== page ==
July 11 - Back again at Mr. Cone's. It is almost as good a home as my own. I could ask for no better, at least no person can find better when away from their own home and friends.
July 13 - To-day I had five new scholars. To-night am to Mr. Gibson's. I made my appearance unexpected to them as the little boy forgot to tell them I was coming.
Miss Wilcox overcame her homesickness and taught in Macomb County until 1862, when she married Charles King and moved to a farm near Port Huron, Michigan.
Next we have Eliza Moore, a young lady who was living on her family's homestead farm, located between Belleville and Pullen's Corners (now Romulus) Michigan (about 22 miles west of Detroit). Word came to her that Smithville, located in Hillsdale County, near the Ohio border, needed a teacher.
The following comes from Miss Moore's 1866 diary:
|Scotch Settlement School of Dearborn, Michigan - built in 1861 - now located in Greenfield Village. This is not the schoolhouse in which Miss Moore taught, but it is the school where Henry Ford attended in the 1870's!|
Jan. 2 - Father and (brother) Jasper butchered three hogs and started with two of them for Detroit about 9 o'clock this evening. I don't envy our folks their ride to Detroit tonight.
Jan. 3 - Our folks came home about dark, cold, tired, hungry, and sleepy, which is apt to be the case in riding so far. They sold their pork for $11 per hundred weight. Oats 37 cents per bushel; butter 31 cents per pound, eggs 35 cents per doz. Mother and I knitting in the evening. Our folks gone to bed.
Jan. 6 - J.L. from Smithville came here in search of teacher for Smithville school, their teacher having left.
Jan. 18 - About 11 o'clock Mr. B from Smithville came to see me about teaching school there. I agreed to teach for $5 per week and board to commence next Monday.
Jan. 21 - Very cold this morning, almost too cold to venture out, but teachers must go in all kinds of weather. Father started about noon and had rather a cold ride. The roads are so icy that it is very hard traveling for a horse.
Jan. 22 - School commenced this morning. I have 25 scholars of all ages and sizes. They are strictly speaking rather a rough set, but I hope they will improve. There is plenty of room for improvement. One of the inspectors called at school this morning. He asked me some questions this evening and is to give me a certificate.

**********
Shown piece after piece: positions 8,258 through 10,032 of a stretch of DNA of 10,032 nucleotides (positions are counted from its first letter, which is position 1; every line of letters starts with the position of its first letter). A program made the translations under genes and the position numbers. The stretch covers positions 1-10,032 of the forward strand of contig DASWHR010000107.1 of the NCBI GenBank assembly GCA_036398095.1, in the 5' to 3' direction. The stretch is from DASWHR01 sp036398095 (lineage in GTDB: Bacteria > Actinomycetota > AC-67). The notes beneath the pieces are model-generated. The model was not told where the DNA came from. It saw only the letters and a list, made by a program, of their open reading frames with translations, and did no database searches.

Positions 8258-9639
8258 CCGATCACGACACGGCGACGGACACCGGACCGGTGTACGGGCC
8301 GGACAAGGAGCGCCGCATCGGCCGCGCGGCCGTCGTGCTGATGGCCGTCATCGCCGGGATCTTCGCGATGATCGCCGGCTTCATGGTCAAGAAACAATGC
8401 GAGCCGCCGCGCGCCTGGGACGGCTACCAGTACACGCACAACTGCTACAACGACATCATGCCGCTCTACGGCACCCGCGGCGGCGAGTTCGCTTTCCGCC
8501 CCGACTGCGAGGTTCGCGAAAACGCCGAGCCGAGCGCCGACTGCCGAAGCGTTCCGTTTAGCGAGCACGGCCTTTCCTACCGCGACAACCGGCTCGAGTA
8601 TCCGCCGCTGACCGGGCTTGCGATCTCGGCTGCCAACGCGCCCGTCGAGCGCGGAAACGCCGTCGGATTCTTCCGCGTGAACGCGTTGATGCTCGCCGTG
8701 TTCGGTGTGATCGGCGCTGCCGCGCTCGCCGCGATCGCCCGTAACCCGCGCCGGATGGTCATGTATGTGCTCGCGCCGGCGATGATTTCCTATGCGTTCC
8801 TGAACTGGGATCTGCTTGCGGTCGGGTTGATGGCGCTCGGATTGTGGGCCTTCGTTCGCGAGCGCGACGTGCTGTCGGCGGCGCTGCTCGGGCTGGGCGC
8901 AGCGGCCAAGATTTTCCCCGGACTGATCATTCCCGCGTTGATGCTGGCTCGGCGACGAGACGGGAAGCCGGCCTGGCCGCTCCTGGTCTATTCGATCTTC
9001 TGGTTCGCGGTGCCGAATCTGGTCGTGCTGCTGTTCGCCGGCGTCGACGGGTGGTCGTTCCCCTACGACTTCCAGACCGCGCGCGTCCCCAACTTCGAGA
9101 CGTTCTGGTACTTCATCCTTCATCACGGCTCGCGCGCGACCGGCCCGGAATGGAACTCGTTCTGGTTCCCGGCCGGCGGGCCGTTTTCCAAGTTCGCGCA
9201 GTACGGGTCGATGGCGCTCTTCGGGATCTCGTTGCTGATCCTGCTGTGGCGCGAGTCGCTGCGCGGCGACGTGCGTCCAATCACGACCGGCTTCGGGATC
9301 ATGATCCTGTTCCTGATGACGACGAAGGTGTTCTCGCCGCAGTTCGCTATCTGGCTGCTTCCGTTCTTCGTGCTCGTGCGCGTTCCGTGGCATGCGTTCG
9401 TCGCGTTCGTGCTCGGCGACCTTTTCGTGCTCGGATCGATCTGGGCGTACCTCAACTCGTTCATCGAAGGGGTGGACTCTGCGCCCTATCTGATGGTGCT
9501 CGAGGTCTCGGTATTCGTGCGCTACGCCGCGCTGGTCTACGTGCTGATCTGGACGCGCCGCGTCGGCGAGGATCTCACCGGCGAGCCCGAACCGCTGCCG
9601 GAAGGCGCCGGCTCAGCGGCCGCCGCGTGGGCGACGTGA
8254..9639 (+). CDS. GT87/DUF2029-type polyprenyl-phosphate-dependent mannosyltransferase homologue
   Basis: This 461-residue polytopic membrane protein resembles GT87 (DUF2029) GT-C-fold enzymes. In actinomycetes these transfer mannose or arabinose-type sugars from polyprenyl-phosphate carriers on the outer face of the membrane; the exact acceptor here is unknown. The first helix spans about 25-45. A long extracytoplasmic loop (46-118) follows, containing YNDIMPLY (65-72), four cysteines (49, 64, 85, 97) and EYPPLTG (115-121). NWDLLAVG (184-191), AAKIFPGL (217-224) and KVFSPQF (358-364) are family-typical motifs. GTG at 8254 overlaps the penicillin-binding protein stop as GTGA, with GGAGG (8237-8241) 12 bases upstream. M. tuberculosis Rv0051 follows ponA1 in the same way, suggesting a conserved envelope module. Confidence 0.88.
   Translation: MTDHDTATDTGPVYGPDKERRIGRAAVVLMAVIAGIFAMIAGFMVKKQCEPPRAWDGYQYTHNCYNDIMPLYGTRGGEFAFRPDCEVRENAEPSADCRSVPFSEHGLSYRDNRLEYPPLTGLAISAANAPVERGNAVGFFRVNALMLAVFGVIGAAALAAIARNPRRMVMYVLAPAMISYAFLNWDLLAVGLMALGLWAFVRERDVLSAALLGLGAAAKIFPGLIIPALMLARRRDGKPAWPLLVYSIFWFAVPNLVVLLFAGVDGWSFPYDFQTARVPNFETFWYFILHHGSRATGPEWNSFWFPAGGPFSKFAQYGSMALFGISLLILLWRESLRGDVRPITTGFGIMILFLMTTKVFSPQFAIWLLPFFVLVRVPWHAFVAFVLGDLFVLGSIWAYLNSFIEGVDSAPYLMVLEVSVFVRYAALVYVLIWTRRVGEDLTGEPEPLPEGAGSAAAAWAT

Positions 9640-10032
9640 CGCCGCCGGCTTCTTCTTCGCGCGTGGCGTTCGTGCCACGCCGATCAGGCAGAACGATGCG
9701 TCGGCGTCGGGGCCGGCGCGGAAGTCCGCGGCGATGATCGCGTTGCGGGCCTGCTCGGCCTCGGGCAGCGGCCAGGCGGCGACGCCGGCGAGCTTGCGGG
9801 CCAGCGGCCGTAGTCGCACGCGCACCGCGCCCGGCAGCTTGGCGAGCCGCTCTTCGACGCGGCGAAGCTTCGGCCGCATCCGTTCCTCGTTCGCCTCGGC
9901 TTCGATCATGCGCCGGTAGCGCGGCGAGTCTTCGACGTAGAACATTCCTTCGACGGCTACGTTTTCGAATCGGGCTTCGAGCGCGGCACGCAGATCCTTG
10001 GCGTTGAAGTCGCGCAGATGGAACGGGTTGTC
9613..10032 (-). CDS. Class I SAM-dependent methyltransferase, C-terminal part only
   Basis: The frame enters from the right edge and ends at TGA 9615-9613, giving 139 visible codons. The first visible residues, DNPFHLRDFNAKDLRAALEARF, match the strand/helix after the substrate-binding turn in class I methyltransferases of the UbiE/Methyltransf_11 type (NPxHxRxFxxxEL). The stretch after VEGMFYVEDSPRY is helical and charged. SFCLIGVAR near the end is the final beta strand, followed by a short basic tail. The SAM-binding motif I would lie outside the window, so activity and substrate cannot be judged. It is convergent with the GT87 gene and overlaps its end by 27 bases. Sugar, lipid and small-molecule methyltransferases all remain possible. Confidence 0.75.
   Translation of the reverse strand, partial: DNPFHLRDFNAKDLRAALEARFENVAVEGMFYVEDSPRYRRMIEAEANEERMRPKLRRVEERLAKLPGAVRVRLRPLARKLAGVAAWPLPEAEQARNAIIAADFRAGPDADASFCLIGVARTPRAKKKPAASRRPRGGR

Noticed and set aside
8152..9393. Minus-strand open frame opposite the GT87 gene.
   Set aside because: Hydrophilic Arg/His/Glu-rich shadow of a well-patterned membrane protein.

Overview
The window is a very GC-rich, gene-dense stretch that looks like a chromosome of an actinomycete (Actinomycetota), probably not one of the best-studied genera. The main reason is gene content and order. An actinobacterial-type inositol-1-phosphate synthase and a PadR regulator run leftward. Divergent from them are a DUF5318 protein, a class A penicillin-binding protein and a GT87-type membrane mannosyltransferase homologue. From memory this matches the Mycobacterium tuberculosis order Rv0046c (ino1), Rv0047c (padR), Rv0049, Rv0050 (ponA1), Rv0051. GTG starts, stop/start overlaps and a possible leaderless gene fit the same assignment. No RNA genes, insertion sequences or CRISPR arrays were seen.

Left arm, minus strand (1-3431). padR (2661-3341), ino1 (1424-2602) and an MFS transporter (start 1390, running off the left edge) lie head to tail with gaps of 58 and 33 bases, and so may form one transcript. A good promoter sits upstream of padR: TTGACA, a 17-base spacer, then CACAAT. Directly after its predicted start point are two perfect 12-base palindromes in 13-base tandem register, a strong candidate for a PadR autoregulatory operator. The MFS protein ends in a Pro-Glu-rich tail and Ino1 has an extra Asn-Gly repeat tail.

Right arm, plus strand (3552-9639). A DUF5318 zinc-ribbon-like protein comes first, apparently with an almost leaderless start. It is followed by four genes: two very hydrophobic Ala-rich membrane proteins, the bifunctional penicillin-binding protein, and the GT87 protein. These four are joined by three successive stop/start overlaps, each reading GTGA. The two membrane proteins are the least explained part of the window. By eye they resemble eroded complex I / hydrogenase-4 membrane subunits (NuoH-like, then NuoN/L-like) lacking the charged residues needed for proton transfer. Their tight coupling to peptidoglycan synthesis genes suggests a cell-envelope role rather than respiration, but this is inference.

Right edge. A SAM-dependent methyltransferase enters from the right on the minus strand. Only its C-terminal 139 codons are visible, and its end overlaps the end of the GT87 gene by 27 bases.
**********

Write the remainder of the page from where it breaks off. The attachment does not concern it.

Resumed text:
|Teaching inside of Lee School|
Jan. 31 - Some colder this morning and not as good a fire at the schoolhouse as Freddie generally has.
Feb. 5 - Now have all the scholars that the schoolhouse can conveniently hold and now I have to crowd them together as I have 89 names.
Feb. 9 - Another sleigh ride to school this morning. I am lucky. School has passed off as usual except the smoke the stovepipe has given out, and we had more smoke than I agreed for, but it was not as bad as might be.
Feb. 20 - A teacher living around has a good opportunity of observing the government of children. How many different ways there is of doing the same thing and no two persons govern alike. I can tell by being a short time in a house whether obedience from children is through love or fear, and there are some who have no government at all. I like to see people at home to judge of their good qualities or bad ones. Some have two faces, one for home and one for abroad. The face at home is usually clouded by a frown and every word is harsh. But while they are away, smiles are on their faces always, and all say what a pleasant person that is, but little do they know the real character.
|The 1863 Stanley School from Genessee County Michigan, now located in Crossroads Village|
In 1868, Eliza Moore married Zurial Monroe, a Civil War veteran who served in the 5th Michigan Cavalry under General George Custer.
My, how times have changed!
|The inside of the Stanley School|
And now we'll head over to Livonia, Michigan where we find inside Historic Greenmead Village, another beautifully restored 19th century schoolhouse:
They hold a Civil War reenactment at Greenmead every September and, well, you know how our civilians are, right? Yeah...we like to go that extra mile and bring the past to life, which is what Kristen did here at Newburg School.
|It's the first day of school and here we see Miss Mrozek, the new teacher, waiting for her scholars to show at the newly-built Newburg Schoolhouse.|
|We have plenty of children in our reenacting group who are willing to take part in scenarios - and they do such a good job, too.|
I hope you have enjoyed this excursion into our social past and that I have given you an idea of what going to school was like over a hundred years ago. More importantly, I hope it helped to bring the past to life for you as it did for me as I was writing this